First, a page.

Two Types of Muscle Hypertrophy: not Sarcoplasmic and Myofibrillar

Two Types of Muscle Hypertrophy: not Sarcoplasmic and Myofibrillar

A hot topic has been discussed whereby different types of training (high volume/repetition pump style versus load based intensity training) create different  types of hypertrophy responses.

One has been said to increase the non contractile components of the muscle (sarcoplasm where energy substrates are stored) and the other style of training is said to increase the contractile elements of a muscle (the fibres themselves).

It is true that both elements increase in size but as yet I am unaware of ANY evidence they happen independently of each other…when one happens…so does the other…they support each other.

Whilst this post is not to discuss or provide evidence of either it is to raise a question that I’ve yet to see asked anywhere else.

Many authors talk about which method of training is best for increasing muscle mass but it should be clear to anyone looking that there is more than one way to skin a cat and so long as a method recruits muscle fibres to work for a long enough period of time…surprise surprise it will cause hypertrophy to some degree.

What no body seems to be asking is do any other parts of a muscle increase in size beyond the fibres and the sarcoplasm?


Do we lift fast or slow has been answered….it doesn’t really matter a huge amount for overall muscle size….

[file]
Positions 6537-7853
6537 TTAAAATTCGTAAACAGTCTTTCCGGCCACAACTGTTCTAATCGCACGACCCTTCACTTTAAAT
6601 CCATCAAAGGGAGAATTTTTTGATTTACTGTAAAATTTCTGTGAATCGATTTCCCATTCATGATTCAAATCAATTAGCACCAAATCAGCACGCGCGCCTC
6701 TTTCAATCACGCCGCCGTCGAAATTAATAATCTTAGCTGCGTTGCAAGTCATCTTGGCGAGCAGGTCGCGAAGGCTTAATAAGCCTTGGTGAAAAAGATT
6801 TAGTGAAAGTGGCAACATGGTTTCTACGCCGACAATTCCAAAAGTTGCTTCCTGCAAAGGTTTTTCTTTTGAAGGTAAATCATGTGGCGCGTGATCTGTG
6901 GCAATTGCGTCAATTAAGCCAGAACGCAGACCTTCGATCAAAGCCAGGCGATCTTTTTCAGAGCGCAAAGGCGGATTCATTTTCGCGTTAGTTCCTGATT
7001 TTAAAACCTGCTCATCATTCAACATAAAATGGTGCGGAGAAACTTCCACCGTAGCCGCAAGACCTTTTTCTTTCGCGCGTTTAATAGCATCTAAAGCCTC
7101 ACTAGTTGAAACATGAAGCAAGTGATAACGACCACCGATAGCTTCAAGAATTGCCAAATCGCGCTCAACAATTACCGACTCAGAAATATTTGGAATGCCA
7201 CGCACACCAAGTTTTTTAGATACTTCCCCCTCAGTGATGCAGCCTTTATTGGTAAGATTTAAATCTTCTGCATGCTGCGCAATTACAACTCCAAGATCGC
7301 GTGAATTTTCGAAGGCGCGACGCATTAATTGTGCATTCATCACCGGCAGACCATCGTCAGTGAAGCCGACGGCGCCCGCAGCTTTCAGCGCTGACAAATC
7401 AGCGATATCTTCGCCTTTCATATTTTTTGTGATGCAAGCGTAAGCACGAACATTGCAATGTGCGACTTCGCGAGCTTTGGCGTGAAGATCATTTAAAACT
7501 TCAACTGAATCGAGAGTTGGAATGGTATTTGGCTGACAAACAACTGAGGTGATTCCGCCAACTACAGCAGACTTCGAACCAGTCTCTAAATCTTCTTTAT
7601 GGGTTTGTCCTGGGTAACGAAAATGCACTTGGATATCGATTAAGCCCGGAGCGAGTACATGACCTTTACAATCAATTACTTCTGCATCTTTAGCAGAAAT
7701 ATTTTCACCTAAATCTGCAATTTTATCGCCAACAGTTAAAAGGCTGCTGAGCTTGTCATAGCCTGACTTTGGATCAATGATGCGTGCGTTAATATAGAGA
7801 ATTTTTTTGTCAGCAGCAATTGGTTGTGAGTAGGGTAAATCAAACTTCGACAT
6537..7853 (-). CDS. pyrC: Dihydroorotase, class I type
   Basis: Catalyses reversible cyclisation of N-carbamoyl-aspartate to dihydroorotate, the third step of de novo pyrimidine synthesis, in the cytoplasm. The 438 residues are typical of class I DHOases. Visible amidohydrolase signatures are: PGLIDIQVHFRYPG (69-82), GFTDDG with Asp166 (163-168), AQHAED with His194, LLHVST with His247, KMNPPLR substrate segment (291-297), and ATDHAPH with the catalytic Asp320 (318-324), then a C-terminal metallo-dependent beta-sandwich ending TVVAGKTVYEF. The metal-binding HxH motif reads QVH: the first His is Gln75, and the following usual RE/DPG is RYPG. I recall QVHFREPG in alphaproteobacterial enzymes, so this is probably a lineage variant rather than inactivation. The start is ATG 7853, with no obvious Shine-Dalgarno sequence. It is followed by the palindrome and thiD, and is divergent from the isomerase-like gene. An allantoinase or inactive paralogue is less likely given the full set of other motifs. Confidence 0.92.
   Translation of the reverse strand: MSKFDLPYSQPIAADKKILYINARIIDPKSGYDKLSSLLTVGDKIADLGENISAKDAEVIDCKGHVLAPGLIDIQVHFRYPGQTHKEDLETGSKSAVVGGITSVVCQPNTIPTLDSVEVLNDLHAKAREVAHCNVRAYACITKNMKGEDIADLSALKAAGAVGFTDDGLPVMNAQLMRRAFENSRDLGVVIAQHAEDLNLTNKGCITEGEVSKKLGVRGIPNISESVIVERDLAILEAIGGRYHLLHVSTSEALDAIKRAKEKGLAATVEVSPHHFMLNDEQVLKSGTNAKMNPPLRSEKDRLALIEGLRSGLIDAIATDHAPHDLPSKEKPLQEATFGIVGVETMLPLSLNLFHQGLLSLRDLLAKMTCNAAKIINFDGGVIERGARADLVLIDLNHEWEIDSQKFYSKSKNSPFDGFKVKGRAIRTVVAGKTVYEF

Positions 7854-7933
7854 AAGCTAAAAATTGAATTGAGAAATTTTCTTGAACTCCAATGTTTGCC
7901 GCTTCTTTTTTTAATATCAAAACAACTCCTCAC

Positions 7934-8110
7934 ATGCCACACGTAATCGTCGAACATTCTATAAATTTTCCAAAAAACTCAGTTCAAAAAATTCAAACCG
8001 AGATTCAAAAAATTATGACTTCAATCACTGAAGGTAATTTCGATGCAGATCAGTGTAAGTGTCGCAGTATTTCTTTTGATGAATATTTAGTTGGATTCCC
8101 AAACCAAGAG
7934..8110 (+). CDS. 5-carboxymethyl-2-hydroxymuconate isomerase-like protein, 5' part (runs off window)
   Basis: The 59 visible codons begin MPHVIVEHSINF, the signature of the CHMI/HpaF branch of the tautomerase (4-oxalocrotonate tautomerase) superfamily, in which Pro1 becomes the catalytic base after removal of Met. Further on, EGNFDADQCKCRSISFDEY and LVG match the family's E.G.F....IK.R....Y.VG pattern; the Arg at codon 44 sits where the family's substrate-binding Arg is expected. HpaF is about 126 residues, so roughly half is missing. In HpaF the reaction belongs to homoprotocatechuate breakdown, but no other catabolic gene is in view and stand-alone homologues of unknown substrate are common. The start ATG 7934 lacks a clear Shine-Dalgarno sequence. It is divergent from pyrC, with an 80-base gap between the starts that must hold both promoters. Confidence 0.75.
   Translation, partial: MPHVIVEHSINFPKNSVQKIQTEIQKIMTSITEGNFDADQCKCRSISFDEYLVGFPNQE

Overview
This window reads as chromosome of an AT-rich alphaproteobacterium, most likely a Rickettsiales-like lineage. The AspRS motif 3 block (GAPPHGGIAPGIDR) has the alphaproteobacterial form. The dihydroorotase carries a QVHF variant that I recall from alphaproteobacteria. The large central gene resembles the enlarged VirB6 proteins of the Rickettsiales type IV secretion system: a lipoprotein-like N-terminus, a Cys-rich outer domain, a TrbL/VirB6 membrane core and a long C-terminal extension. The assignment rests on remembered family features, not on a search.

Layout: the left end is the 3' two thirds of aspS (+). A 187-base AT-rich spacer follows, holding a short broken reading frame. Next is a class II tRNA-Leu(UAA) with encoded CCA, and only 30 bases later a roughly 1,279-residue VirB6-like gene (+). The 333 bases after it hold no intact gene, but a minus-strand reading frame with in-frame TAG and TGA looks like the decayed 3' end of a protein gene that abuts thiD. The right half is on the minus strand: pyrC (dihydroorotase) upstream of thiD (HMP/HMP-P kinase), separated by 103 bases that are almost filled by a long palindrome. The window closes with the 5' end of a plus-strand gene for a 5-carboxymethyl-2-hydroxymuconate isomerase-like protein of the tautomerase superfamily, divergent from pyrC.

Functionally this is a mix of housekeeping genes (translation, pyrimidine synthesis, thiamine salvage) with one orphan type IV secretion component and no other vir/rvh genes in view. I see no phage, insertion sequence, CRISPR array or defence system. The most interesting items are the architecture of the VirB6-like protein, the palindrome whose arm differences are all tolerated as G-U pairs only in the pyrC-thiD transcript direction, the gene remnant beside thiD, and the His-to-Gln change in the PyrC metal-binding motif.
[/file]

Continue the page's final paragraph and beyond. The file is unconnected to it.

this piece of research makes an observation when comparing plyometrics to traditional strength training that whilst the total muscle CSA (cross sectional area) increases in both methods, only one results in an increase in fibre CSA…which leads to the question: what is hypertrophying if not the fibres?

Whilst they do not speculate as to the answer I think if would seem logical that other components within the muscle complex increase in size…If I were a betting man I would say that the elastic components within the muscle have hypertrophied in the plyometrics group in response to the increase tension they experience due to the increase use of the elastic components during a plyometric action.

SO…do we have a another player in the hypertrophy game? It would seem so…


It may be worth considering the implications this has on the speed of your repetitions…faster reps induce more of a stretch reflex and thus offload stress to the elastic components of a muscle rather than the actin and myosin cross bridges…which may not matter if total muscle mass/CSA increase is your goal but if contractile mass (hypertrophy of your contractile fibres that respond to action potentials) is your goal then slower reps, or at least repetitions with little to zero stretch reflex may well be a better choice…especially if you are a strength athlete.